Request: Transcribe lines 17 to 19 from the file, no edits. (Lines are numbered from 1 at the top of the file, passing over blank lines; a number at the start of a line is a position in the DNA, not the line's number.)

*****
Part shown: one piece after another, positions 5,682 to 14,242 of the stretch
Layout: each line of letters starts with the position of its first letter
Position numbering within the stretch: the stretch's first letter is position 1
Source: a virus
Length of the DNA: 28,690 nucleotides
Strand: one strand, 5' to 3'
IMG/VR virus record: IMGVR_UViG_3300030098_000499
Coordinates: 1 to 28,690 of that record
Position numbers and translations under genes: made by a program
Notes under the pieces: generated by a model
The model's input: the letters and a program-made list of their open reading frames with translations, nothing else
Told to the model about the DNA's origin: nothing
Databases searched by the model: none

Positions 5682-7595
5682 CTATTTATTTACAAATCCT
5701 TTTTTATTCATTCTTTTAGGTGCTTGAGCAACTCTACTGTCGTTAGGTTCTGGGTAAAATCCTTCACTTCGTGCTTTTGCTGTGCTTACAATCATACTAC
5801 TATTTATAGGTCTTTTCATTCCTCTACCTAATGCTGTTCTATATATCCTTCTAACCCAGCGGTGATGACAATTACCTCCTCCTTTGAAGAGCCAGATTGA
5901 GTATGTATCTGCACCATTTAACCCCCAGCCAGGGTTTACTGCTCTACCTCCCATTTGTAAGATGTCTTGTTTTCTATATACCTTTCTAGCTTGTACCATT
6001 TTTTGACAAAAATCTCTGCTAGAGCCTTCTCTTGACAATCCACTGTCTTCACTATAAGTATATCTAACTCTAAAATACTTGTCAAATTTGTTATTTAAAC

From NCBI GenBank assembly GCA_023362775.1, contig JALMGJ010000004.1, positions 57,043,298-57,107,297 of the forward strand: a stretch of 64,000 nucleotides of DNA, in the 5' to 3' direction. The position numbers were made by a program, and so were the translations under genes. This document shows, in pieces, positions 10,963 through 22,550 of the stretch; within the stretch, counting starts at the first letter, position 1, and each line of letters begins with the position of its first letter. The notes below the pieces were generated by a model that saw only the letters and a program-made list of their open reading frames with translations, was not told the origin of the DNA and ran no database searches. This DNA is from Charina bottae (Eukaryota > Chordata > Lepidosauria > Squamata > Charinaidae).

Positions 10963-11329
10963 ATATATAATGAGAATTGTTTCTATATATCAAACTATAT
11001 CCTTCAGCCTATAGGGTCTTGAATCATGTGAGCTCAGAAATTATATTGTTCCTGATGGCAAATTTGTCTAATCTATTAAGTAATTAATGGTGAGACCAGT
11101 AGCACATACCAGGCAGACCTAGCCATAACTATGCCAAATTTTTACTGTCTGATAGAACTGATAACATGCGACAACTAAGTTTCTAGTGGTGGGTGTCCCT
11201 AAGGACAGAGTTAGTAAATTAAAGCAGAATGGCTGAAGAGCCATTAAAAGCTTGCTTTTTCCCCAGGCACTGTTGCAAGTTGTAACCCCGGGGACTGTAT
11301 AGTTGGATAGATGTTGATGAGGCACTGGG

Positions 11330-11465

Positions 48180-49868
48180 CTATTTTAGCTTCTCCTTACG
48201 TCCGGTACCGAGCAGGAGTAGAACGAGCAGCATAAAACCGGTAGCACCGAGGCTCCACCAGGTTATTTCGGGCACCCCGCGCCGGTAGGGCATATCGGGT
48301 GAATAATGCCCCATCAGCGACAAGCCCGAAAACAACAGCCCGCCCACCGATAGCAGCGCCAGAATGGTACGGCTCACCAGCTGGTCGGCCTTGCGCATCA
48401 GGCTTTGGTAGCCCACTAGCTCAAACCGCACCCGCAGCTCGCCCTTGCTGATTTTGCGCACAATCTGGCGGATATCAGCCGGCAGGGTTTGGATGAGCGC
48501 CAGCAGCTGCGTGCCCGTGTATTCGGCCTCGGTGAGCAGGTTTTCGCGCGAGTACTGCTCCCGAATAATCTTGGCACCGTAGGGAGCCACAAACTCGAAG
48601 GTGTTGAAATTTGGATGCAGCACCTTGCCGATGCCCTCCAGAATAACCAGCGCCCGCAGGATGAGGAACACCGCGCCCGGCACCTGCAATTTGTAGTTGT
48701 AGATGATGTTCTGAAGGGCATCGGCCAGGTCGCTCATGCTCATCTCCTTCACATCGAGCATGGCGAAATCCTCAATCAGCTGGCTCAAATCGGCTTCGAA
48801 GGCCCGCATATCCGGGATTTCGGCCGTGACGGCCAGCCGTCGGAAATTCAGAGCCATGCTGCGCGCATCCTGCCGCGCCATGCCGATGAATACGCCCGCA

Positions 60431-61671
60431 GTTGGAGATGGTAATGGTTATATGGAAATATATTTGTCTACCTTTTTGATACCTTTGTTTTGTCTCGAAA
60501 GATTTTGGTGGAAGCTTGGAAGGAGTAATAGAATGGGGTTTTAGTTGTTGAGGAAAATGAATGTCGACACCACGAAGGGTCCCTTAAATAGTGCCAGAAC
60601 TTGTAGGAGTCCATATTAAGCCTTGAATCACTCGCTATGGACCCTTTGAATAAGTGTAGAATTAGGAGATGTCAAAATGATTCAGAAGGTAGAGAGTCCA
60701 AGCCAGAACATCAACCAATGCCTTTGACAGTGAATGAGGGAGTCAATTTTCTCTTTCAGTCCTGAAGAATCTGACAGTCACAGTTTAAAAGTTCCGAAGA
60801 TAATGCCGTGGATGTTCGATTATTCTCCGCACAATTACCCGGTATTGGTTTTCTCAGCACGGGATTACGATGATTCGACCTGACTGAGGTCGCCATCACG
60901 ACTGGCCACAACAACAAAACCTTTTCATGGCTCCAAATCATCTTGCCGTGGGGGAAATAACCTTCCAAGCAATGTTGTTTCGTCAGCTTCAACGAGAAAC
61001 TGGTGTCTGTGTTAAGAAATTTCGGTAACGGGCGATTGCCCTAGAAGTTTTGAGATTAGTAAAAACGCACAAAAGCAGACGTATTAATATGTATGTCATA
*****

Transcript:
5801 TATTTATAGGTCTTTTCATTCCTCTACCTAATGCTGTTCTATATATCCTTCTAACCCAGCGGTGATGACAATTACCTCCTCCTTTGAAGAGCCAGATTGA
5901 GTATGTATCTGCACCATTTAACCCCCAGCCAGGGTTTACTGCTCTACCTCCCATTTGTAAGATGTCTTGTTTTCTATATACCTTTCTAGCTTGTACCATT
6001 TTTTGACAAAAATCTCTGCTAGAGCCTTCTCTTGACAATCCACTGTCTTCACTATAAGTATATCTAACTCTAAAATACTTGTCAAATTTGTTATTTAAAC